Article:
It never ceases to amaze me when an outstanding cast manages to create a hum-drum movie. Such is the case with The Tourist, starring Johnny Depp and Angelina Jolie. The movie follows Elsie Ward (Jolie), a mysterious woman under surveillance by Scotland Yard and receiving covert messages from her even more mysterious love, Alexander Pearce. On a train from Paris to Venice, Elsie sits next to American math teacher Frank Tupelo (Depp) in order to convince the men tailing her that Frank is Alexander (who has had significant amounts of plastic surgery). Once in Venice, Frank and Elsie continue to develop a relationship, but they must also evade the police and the vengeful mobster who Alexander stole over two billion dollars from.
Combining elements of spy movies, mistaken identities, romance, and comedy, The Tourist has all the ingredients for what could have been a great thriller. There just isn’t enough heat. There’s an exquisite scene or two, but most of the movie is flat and I’m not sure if this feeling is the result of a lack of chemistry between Depp and Jolie, bad pacing, or what. Generally, I thought the aesthetic of the movie was too heavy. Jolie has too much makeup, the costumes are distractingly chic, and Depp’s hair is too messy. There’s just too much of everything. The locations are stunningly beautiful, but pairing the ornate architecture and interior design with all the other elements was overbearing.
Jolie’s performance as Elsie is a bit stiff. I understand that her character requires dimensions of mystery and guardedness, but Jolie looked like a mannequin for most of the movie. Her movements were too perfectly femme fatale and paired with the highly-tailored, expensive costumes and jewelry, at times she looked like she was supposed to be in a period piece. The result is that her character is unnerving at times, but mostly just boring.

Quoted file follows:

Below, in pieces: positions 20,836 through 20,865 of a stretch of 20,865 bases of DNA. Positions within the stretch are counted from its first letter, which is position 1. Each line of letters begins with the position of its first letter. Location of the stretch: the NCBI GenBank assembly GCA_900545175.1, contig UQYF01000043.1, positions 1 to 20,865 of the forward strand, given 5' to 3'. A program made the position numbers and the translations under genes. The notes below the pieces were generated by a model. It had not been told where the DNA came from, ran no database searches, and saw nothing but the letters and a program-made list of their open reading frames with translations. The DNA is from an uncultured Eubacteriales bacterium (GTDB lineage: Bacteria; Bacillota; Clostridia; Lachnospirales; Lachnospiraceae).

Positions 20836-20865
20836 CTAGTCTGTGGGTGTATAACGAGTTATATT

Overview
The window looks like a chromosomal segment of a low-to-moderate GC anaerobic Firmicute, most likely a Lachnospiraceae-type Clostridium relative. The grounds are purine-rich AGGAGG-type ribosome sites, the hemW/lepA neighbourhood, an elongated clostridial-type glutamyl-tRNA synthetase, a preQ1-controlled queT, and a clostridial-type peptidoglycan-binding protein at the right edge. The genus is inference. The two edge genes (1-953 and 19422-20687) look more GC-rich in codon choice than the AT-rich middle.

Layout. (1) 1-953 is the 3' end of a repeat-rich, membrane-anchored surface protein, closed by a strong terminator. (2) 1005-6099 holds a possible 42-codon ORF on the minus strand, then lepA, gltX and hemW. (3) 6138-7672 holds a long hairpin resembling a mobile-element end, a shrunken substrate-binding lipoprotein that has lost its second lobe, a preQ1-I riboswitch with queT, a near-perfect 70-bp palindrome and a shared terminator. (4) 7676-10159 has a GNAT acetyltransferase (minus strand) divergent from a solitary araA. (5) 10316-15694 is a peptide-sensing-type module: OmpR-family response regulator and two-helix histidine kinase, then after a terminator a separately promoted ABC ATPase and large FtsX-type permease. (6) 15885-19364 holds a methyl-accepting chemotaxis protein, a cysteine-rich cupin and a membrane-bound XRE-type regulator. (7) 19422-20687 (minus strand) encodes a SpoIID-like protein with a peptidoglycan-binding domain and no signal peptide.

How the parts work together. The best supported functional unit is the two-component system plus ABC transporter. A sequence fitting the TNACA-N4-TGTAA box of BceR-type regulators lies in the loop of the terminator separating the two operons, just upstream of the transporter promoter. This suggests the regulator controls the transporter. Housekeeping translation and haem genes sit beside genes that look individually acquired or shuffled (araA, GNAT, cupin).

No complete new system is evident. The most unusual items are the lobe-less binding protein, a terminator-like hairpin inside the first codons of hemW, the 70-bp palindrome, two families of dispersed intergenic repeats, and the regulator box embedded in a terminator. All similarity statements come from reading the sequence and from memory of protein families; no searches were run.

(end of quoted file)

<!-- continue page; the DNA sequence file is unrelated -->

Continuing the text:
Depp doesn’t quite work as a math teacher from Wisconsin. Late in the movie, I wondered if this “failure” was intentional, but as I was getting to know Frank Tupelo, I didn’t believe Depp’s performance. Gifted as he is, Depp didn’t really pull off acting ordinary or down to earth. He was, however, genuinely funny in several scenes and cringe-inducingly awkward in others. As a result, I thought that his performance was more interesting than Jolie’s, even if it wasn’t great.
The biggest problem with The Tourist, however, is the plot. When Frank and Elsie meet, Frank is reading a spy novel and Elsie asks him to tell her what her story would be if she were a character in his book. I think this exchange is good shorthand for the entire experience of the movie. It’s a thriller that follows all the tropes of good thrillers, but is too on-the-money about it. There’s not really any experimentation with the genre conventions and yet the surprise ending still feels tacked on and kind of cheap. Even the soundtrack is noticeably predictable. Making matters worse, The Tourist includes the stupidest, least exciting chase scene I can remember seeing. I think if the movie had continued to be kind of cheeky in its awareness of its own genre, or if it had included more variations on the expected, it could have been so much better.
For the feat of pairing two interesting actors and producing one sleepy movie, I rate The Tourist 2.5/5 stars.
The Tourist was directed and written by Florian Henckel von Donners with Christopher McQuarrie, and Julian Fellows, based on the French film Anthony Zimmer (2005). It runs 103 minutes and is rated PG-13 for violence and brief strong language.
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